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Wi-Fi Demand and the Simplicity of Being Unlimited

By May 4, 2015Article

You climb into a cab on Manhattan’s Lower East Side, heading for Midtown. The driver flips the meter on. In heavy midday traffic, you watch the meter click off the dollars, even as you watch pedestrians on the sidewalk passing you by. Then you notice the cabbie’s sign: No Credit Cards, Cash Only. And that old Dylan line rings in your ears: “He wants eleven dollar bills; you only got ten.” 

It’s annoying – but you remember too late, “Why didn’t I just Uber it?” Uber: simple, elegant, efficient – you know exactly how much it will cost and when you’ll be picked up. Billed directly to your account. No watching meters, no cash, no surprises. 

Web conferencing pioneer and market leader WebEx used to bill by the minute. Services like this – part software and part telecommunications – are complex and costly to operate. But conscious of that “taxi’s” meter, WebEx customers were hesitant to use this service in fear of running up big and unpredictable bills. As a result, while costs were covered, usage lagged – and so did revenue. 

So WebEx took a leap of faith: unlimited usage – all the meetings you want for a flat monthly fee. WebEx customers embraced this change; more WebEx meetings meant more sales for them. And the big worry, costs, were kept in check; for as soon as usage started skyrocketing, efficiencies of scale drove costs down and revenue and profits soared as meetings multiplied. The competition was forced to follow suit, but without the efficiencies WebEx scale enjoyed. Fast forward a few years and Cisco buys WebEx for over $3 billion. 

As humans, we love simplicity. While McDonald’s set the standard for a simple, basic menu with limited choices, it evolved to a dizzying array of choices in an attempt to capture multiple lifestyles and diet preferences. And while the fare at McDonald’s is hardly unlimited, its continued business success would certainly imply that choice is good for business.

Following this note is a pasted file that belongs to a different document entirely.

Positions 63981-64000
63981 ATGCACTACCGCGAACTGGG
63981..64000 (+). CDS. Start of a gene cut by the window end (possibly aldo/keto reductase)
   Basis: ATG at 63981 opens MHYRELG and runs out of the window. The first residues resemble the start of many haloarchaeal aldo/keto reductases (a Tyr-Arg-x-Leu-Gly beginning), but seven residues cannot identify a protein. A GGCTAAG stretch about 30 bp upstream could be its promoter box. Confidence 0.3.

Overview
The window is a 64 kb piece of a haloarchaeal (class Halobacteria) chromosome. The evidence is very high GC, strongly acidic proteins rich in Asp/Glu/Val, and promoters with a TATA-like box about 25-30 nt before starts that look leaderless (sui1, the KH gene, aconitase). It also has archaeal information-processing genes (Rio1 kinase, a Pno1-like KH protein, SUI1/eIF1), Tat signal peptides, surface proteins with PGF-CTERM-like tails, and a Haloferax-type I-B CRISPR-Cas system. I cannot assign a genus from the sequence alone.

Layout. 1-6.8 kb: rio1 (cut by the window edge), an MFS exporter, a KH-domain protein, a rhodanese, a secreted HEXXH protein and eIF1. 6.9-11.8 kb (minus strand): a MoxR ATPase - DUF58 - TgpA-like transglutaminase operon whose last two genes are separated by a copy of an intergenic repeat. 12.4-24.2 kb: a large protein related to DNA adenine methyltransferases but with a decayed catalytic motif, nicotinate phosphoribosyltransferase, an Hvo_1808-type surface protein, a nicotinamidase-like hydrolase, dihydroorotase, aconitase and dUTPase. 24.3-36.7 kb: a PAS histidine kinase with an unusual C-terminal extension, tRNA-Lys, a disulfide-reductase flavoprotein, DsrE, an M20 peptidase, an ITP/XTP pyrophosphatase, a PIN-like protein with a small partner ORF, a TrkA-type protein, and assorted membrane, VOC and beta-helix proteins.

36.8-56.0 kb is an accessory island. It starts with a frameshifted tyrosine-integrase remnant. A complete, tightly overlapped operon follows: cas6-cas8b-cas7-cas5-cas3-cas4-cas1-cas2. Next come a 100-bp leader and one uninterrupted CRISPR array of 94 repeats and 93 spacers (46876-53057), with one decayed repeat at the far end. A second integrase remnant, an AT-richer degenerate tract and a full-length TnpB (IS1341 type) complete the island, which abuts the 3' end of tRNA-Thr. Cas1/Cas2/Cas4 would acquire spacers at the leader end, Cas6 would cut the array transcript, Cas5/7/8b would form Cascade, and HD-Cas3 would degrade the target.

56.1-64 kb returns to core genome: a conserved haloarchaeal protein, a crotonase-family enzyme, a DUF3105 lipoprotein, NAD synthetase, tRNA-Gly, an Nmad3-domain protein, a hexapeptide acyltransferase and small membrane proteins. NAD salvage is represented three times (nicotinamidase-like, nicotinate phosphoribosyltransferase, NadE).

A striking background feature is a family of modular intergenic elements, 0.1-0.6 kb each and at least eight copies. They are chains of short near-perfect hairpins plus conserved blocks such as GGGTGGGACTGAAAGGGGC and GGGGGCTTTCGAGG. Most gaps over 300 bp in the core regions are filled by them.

But then the iconic In-N-Out Burger, schooled in McDonald’s’ original vision of a basic and unadorned menu, which boasts a virtually continuous stream of cars and customers is testimony to the success of this simple formula of stripped-down options. 

Simplicity and unlimited – strange bedfellows or peanut butter and chocolate? 

To answer that, let’s compare the taxis and burgers with Wi-Fi. Today, Wi-Fi is anything but simple. It’s free, right? Sure, it can be – as long as you can hunt down a password, are willing to be subjected to tacky online ads or videos, relinquish your email address to insure a steady stream of spam, and … you get the idea. “Free” Wi-Fi can be very expensive. And that’s before you realize that your laptop has been hacked on an unsecure “free” hot spot. 

Then there’s in-flight Wi-Fi. Nothing free (or even inexpensive) about that. Or hotels. Just pull out that MasterCard again. But don’t worry: pretty soon you’ll have that 16-digit number memorized. 

There are millions and millions of hot spots around the word – yet hardly the simple, hands-off, invisible experience we expect from cellular data. 

We could argue that the high-tech industry practically invented free. Open source software – free apps, free VoIP calls – it’s like the 21st century’s version of Jefferson Airplane: “… free minds, free bodies, free dope, free music.” And free Linux, right? (So how come Red Hat is worth $14 billion?) 

The point is, “free” will always work for a segment of the population – the segment that has unlimited time, unlimited patience or an unlimited tolerance for risk. The rest of us are more than willing to pay for convenience, service, support and security. 

Which brings us back to that tentative alliance between unlimited and simplicity. We live in a connected world. We’ve become addicted to information. Entertainment is an entitlement, 24/7, mobile and global. We demand connectivity. But 3G/4G roaming can be painfully slow while it drains consumers’ bank accounts. 

Net “natives” expect connectivity as the birthright of the mobile age. As a result, there are three things creating a new tide in consumer expectations for Wi-Fi: 

  • Invisible Wi-Fi means that you are too busy to chase around passwords or sit through stupid ads. Invisible means your Wi-Fi just connects. You don’t need to fiddle with an app or hammer away on your keyboard; you just connect to Wi-Fi invisibly like 4G on your smartphone or tablet. 
  • Everywhere is self-evident: in airports, or trains, the local café, a hotel or in the air. You can depend on a ubiquitous, secure connection, all hassle-free. 
  • Unlimited connectivity without the meter running. Unlimited data. Unlimited devices: laptop, smartphone, or tablet. No counting bits and bytes. And virtually unlimited access to hot spots – not just those in the carrier-affiliated chain stores. 

These consumer demands are inevitably leaking into the business world, as well. Businesses today run on apps. To enable a new age of productivity in a global world and keep up with new mobile-first generations of workers, businesses must make Wi-Fi for their customers, suppliers and partners as available and essential as electricity … without the meter. 

Gary A. Griffiths is president and CEO at iPass Inc. Previously a member of iPass’ board of directors, he was also co-founder and CEO of Trapit, Inc., a leading provider of SaaS-based applications for sales and marketing automation. A 35-year veteran of the high-tech industry, Griffiths was president of products and operations at WebEx, co-founder and CEO at Everdream Corporation as well as CEO at



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